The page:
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Storm Prey Hardcover – May 18, 2010

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Editorial Reviews

From Publishers Weekly

Starred Review. At the start of bestseller Sandford's superb 20th Lucas Davenport thriller (after Wicked Prey), the getaway vehicle from a botched early morning robbery, which results in a pharmacy employee's death, almost collides with the car driven by Lucas's surgeon wife, Weather Karkinnen. Weather, who was on her way to work at the Minnesota Medical Research Center, becomes a key witness. Sandford masterfully handles both sides of the equation as the thieves—planner Lyle Mack, his brother, Joe, and their henchmen—work to cover their crime. The investigation belongs to Minneapolis deputy chief Marcy Sherrill, but Lucas of the Minnesota Bureau of Criminal Apprehension pulls out all the stops to protect his wife. Sandford creates additional drama throughout as Weather and a skilled team of doctors perform an operation to separate twins joined at the skull. Sharply drawn characters, intricate plotting, and smooth dialogue make this a sure-fire winner. 500,000 first printing; author tour. (May)
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From Booklist

It was an inside job, and it should have been easy. Rob the pharmacy at Minneapolis’ largest hospital: in, out, wait till things cool down, and then sell the drugs for a half million or so. But the old man had to be a hero. Who knew he’d be on blood thinners and die after he was kicked? A robbery turned murder means Lucas Davenport and his Bureau of Criminal Apprehension team are called in to assist the investigation. There’s another element to the case for Davenport: his wife, Weather, a surgeon at the hospital, may be able to identify one of the killers. The case starts to escalate. An attempt is made on Weather’s life. The bodies of two motorcycle gang members are found in a rural area. Davenport guesses the gang is imploding from the pressure and murdering its members. Weather, under 24-hour guard, is part of a surgical team working to separate conjoined twins in a procedure that’s captured the attention of the world’s media. Meanwhile, Davenport and his team keep finding bodies of likely robbers but can’t seem to isolate either the brains behind the theft or the hospital insider who pointed them at the pharmacy. The twenty-second Prey novel includes most of the elements readers expect: sharp plot, snappy dialogue, and believable action, but the background playfulness and gallows humor that usually fill in the gaps are in short supply. But hey, that’s nitpicking. On balance, this is another fine entry in a wildly popular series. --Wes Lukowsky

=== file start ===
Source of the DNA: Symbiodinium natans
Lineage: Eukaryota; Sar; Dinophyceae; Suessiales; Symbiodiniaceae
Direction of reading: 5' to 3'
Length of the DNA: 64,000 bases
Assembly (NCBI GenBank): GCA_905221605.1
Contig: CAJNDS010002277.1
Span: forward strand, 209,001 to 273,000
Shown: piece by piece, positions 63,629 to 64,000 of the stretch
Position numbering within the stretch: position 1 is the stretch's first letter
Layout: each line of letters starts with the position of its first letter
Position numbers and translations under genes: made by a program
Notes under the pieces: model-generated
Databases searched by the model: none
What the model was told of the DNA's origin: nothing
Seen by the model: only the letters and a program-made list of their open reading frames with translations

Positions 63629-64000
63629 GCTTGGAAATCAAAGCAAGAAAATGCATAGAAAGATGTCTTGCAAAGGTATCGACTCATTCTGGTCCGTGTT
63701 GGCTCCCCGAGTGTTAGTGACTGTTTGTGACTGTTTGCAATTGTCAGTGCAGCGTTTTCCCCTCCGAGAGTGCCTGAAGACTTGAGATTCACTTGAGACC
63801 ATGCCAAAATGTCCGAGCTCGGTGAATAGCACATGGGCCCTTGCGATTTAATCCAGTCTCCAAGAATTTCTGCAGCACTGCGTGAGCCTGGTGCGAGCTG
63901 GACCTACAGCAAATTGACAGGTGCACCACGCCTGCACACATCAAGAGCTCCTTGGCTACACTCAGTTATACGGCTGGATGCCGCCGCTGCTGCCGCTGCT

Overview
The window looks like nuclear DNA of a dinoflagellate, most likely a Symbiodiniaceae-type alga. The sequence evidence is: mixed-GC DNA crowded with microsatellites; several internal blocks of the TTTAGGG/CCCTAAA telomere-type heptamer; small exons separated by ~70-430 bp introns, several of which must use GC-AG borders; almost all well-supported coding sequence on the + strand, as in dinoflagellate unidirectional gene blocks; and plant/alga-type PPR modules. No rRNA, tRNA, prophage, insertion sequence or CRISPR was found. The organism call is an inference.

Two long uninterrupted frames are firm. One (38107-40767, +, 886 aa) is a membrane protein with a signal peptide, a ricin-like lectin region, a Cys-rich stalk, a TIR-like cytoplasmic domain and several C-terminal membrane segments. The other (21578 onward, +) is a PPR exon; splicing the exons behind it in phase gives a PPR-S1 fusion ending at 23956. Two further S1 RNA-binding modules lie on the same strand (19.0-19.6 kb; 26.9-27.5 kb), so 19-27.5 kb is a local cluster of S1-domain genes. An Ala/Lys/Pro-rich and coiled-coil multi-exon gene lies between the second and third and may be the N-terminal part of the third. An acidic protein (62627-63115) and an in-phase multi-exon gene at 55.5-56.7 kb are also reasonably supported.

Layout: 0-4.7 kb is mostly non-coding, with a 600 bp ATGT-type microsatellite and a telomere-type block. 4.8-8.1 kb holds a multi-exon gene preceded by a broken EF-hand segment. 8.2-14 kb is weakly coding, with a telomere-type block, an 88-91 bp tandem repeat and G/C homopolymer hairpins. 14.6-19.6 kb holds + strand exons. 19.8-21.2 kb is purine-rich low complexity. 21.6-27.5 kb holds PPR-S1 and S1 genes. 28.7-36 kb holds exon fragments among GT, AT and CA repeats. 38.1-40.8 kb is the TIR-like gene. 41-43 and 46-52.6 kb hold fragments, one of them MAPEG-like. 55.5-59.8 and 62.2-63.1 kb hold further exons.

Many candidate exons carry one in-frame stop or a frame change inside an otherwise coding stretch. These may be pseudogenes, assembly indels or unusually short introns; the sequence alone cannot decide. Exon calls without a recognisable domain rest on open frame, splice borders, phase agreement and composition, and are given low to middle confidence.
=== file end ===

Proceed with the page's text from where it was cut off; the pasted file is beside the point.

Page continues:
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Product Details

  • Series: Prey (Book 20)
  • Hardcover: 416 pages
  • Publisher: Putnam Adult; 1 edition (May 18, 2010)
  • Language: English
  • ISBN-10: 0399156496
  • ISBN-13: 978-0399156496
  • Product Dimensions: 6.4 x 1.6 x 9.4 inches
  • Shipping Weight: 14.4 ounces (View shipping rates and policies)
  • Average Customer Review: 4.1 out of 5 stars  See all reviews (395 customer reviews)
  • Amazon Best Sellers Rank: #465,884 in Books (See Top 100 in Books)

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More About the Author

John Sandford was born John Camp on February 23, 1944, in Cedar Rapids, Iowa. He attended the public schools in Cedar Rapids, graduating from Washington High School in 1962. He then spent four years at the University of Iowa, graduating with a bachelor's degree in American Studies in 1966. In 1966, he married Susan Lee Jones of Cedar Rapids, a fellow student at the University of Iowa. He was in the U.S. Army from 1966-68, worked as a reporter for the Cape Girardeau Southeast Missourian from 1968-1970, and went back to the University of Iowa from 1970-1971, where he received a master's degree in journalism. He was a reporter for The Miami Herald from 1971-78, and then a reporter for the St. Paul Pioneer-Press from 1978-1990; in 1980, he was a finalist for a Pulitzer Prize, and he won the Pulitzer in 1986 for a series of stories about a midwestern farm crisis. From 1990 to the present he has written thriller novels. He's also the author of two non-fiction books, one on plastic surgery and one on art. He is the principal financial backer of a major archaeological project in the Jordan Valley of Israel, with a website at In addition to archaeology, he is deeply interested in art (painting) and photography. He both hunts and fishes. He has two children, Roswell and Emily, and one grandson, Benjamin. His wife, Susan, died of metastasized breast cancer in May, 2007, and is greatly missed.

Customer Reviews

Most Helpful Customer Reviews

150 of 154 people found the following review helpful By Brian Baker VINE VOICE on April 30, 2010
Format: Hardcover Vine Customer Review of Free Product ( What's this? )
A gang of bumbling bikers have robbed the hospital's pharmacy - accidentally killing the pharmacist while doing so - at the direction of a drug-addled hospital insider. Lucas Davenport and his crew are drawn into the investigation, and Lucas has a personal stake in the outcome as his physician wife Weather works at the hospital, and may be a witness able to identify at least one of the perps.

"Storm Prey" is Sanford's twentieth novel in the Lucas Davenport series. First, the good news.

The story rocks along in an engaging manner, involving the reader not only in the crime that Lucas is on course to solve, but also in the fates of a pair of twins conjoined at the head at birth whom Lucas's wife Weather is trying to surgically separate.

The two plot lines progress in tandem, and are great counterpoints to each other. We also see the protagonist of one of Sanford's other series - Virgil Flowers - involved in this story in a peripheral role, yet another fun element.

The bad guys are a mixed bag of bumblers, druggies, and a sociopathic stone killer wandering through the story, bumping into each other with conflicting motivations and goals. The investigation almost solves itself for Lucas as these dimwits try to outsmart each other in avoiding capture, and getting away with the loot.